Monday, February 16, 2015

Log Cabins in Springtime and Kielbasa with Kraut

Grandpa Charlie used to say we were British, Scotch, and a few other nationalities, with “a little bit of fighting German.”  Well, today that little bit of German is manifesting in my kitchen.  Yesterday afternoon, I made a modern version of Peach Kuchen.  Last night, I put some sourdough rye bread fixings in a bowl to “ferment” overnight, and this morning it has been fashioned into a round loaf that is raising in a casserole as I write.  There is a pot of Kielbasa Sausage with Sauerkraut simmering on the stovetop, sharing its aroma bountifully.  I put a few cut up potatoes in it to make a one-pot meal. 
The snow is falling softly still, as it has been all day.  I think we've got about 3” of light snow on the ground at this point, and the “winter storm” is forecast to continue until tomorrow morning.  The storm actually feels more like a lamb than a lion, but it is persistent, so the accumulation will be storm-worthy.  I’m happy to be snugly inside, enjoying the winter wonderland through the picture window. 

It’s a good day to be seated at my sewing machine, with visions of sugarplums dancing in my hands… soft and spring-tinted pastels marching across my design wall in a version of Fons and Porters “Cabin Rose”, a You-Tube video I came across that caught my eye.
Here’s the video, so I won’t give you a tutorial, other than to say I cut 2-1/2” pieces to form the bottom of the “cabin” block, and cut the strips for the “logs” into segments that measured for each round:  2-1/2” and 4-1/2”, 4-1/2” and 6-1/2”, and 6-1/2” and 8-1/2”.   Two logs make up each round of this half-cabin block, shown at right.

Here is the photo of my design wall, shown
below, with the first 32 blocks sewn.  I have not yet decided if I will make several baby quilts, a large throw, or a bed-sized quilt.  I love the soft pastels that combine to create a quilt very relaxing to look at.  It feels like springtime, even though the storm outside tells me it isn't! Recipes for the bread and kuchen follow.

Sourdough Rye Bread:
1 cup sourdough starter, 3 cups bread flour, 1-1/2 c water, 2 Tbsp. sugar (or honey or molasses)
Mix well, cover bowl and let stand overnight.  The dough should be doubled by morning.
In the morning, add: 
1-1/2 tsp. salt
1 cup rye flour plus additional rye flour to make
a soft but wet dough.  I used about 1-1/2 cups, but that varies depending on humidity and moisture in your flour. 
Put dough in a greased bowl, shown on left.  Raise until doubled, about 2 hours.  Scrape out onto a well- oiled board or countertop and fold over itself several times, as shown on right.  Round up, place on a sheet of parchment paper, sprinkle with flour, and put in a casserole bowl to raise for about 2 more hours, until doubled again, pictured below.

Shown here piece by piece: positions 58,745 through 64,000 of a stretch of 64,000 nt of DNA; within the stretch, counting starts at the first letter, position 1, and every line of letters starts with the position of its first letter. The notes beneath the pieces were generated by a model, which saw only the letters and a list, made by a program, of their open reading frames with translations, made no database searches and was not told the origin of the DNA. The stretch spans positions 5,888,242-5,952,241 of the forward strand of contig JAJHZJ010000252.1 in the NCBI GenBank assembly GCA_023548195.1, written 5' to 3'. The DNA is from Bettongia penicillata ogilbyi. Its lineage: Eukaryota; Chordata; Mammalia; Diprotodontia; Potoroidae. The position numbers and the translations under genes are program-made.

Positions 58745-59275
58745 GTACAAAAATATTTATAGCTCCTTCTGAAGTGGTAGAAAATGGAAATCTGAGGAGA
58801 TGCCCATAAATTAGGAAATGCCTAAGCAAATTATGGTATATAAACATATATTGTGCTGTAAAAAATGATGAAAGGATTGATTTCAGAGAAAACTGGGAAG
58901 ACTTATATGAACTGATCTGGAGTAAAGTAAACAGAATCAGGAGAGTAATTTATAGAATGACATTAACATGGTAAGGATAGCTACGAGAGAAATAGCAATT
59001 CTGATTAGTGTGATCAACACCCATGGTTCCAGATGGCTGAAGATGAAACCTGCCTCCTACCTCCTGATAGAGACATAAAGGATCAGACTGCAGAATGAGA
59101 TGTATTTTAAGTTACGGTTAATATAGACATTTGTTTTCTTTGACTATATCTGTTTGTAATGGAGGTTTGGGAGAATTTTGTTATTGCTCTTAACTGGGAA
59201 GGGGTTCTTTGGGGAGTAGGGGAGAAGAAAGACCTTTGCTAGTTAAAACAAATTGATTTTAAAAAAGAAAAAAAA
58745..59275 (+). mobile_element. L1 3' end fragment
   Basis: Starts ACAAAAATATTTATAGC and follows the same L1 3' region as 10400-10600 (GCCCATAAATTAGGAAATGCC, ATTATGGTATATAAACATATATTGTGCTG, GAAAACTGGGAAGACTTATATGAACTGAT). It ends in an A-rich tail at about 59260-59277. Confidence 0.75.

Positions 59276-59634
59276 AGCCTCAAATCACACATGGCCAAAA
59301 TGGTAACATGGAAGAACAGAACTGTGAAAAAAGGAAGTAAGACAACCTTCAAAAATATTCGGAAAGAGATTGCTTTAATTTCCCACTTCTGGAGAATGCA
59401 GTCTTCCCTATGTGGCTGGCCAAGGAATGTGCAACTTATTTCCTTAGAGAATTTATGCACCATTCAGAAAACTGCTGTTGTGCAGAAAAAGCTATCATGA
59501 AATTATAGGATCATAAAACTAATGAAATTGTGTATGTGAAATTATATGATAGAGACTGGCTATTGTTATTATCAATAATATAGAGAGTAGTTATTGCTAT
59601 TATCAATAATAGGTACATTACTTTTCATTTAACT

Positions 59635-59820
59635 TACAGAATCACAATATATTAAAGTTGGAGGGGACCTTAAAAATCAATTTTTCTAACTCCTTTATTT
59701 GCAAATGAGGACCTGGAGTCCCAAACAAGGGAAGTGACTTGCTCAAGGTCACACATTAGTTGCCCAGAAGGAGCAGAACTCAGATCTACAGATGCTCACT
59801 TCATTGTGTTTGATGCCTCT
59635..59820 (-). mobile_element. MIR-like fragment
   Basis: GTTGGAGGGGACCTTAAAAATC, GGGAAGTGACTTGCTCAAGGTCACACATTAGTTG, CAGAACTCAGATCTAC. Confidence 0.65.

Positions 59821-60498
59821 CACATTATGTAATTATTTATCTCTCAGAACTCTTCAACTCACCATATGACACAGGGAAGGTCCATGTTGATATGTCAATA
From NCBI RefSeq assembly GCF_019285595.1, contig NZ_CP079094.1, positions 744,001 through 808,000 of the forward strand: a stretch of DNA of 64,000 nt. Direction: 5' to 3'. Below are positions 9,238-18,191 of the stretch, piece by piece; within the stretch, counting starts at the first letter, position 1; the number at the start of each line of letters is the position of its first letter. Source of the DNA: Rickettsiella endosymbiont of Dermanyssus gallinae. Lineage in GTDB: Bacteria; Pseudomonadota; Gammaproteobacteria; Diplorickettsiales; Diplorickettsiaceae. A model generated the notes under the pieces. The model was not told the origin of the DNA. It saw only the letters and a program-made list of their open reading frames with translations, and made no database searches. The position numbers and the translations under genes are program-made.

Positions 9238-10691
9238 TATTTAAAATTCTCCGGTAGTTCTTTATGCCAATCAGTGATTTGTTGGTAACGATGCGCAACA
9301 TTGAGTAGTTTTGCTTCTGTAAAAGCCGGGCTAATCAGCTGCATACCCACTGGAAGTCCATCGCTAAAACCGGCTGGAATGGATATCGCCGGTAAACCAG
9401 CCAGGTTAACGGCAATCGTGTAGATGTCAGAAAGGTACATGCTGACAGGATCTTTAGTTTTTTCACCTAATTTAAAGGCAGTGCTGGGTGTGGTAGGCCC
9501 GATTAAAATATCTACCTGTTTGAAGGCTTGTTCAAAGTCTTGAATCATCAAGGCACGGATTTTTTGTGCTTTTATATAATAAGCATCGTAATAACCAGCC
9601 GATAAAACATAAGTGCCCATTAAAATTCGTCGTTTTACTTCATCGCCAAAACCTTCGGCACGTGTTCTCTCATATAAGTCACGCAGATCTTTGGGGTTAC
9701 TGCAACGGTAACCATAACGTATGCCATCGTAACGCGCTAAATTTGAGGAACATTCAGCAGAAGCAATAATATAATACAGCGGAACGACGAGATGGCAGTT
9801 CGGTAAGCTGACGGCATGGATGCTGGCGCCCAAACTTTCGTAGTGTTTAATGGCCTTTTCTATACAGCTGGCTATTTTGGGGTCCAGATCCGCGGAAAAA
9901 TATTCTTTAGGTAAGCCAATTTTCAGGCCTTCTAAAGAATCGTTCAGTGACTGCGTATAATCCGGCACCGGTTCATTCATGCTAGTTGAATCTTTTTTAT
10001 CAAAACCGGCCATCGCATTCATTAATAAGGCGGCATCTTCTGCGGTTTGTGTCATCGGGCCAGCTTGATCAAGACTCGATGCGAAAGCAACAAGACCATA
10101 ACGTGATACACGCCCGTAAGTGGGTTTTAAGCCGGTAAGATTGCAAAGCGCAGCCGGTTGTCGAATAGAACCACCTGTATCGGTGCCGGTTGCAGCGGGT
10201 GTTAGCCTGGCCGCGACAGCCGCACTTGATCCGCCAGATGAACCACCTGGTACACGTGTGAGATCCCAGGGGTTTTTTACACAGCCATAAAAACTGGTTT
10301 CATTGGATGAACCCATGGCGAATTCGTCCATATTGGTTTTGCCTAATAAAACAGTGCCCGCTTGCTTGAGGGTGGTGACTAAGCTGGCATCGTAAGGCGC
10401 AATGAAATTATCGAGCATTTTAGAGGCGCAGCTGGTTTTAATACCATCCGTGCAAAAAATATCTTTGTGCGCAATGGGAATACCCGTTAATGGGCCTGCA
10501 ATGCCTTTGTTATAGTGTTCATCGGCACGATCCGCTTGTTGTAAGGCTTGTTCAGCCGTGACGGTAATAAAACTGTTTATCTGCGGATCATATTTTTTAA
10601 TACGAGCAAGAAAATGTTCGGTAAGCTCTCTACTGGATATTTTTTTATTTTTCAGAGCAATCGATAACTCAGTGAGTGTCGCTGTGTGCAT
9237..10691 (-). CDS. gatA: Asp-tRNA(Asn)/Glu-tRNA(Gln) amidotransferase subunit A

Heat another covered casserole or Dutch oven in a 450 degree oven for 20 minutes.  Slash top of dough with a very sharp knife. Transfer the dough, parchment paper and all, to the hot casserole.  Cover and bake for 15 minutes.
Remove cover and bake another 10 to 15 minutes until golden brown.  Remove from parchment and cool bread on a wire rack for at least 30 minutes before cutting.  Notice I did not add any additional yeast to this recipe… my starter is so active I didn't need to.  It made a large loaf, with a crisp, chewy crust and an interior that is tasty and hearty.


My sister, Doreen, gave me this recipe for Apple Kuchen, but I changed it a bit and made it into my  own version, with peaches instead of apples.
Peach Kuchen:
1 c. sugar (may add ½ cup more if you like it sweeter)
1 teaspoon salt
1 c. butter
Cream sugar, salt and butter in a mixer until fluffy.  Add:
3 eggs
2 tsp. vanilla
Beat well.  Add:
2 c. flour
Spread 2/3 of batter in a greased 9 x 13 pan.  Top with:
1 can peach pie filling, spread over filling.  (May substitute any flavor pie filling you choose)
Spoon remainder of dough over peach filling.  Spread over filling as much as you can, with a butter knife or spatula.  Sprinkle topping over the top.

1 Tblsp. butter
1 Tblsp. flour
1 tsp. cinnamon
1/4 c. brown sugar
Bake 40-45 minutes at 350 until golden brown.

Are you ready for an ethnic meal?  What are your favorites?  Years ago… MANY years ago... a couple of friends joined us and we wives made ethnic dinners, complete with menus we printed out.  We dressed up, and ate by candlelight… as close to a romantic evening as couples with little kids can get!  I will always remember our Chinese meal, and my first attempt at making fried rice.  I added the eggs to the rice and heated it, instead of scrambling them on the side… and I ended up with a dish my friend’s husband referred to as... please pass the Chinese Oatmeal.  Remember that, Paula?  We had some good times, although in hindsight we really didn't get very adventurous, but outside of the Chinese Oatmeal, most of what we made was delicious.   Every time I make Fried Rice now, I think of that dinner and smile.  


  1. Ahhhhh, yes, your one-pot wonder is Polish Soul food around here. We enjoy a few Mrs. T's frozen pierogi's boiled, drained and buttered, too!

  2. We had pierogis with the sarma at Christmas, Victoria! My friend, Paula, used to make them from scratch, but I have not ever tried that. My daughter discovered the frozen variety at our local grocery store. Delicious!

  3. That peach kuchen looks so yummy -- I'm pinning it! :-) Grandpa's parents were German, so I wonder if it's something he knows from his childhood. We'll make a batch and take it over as soon as we're not contagious anymore. Thanks for sharing!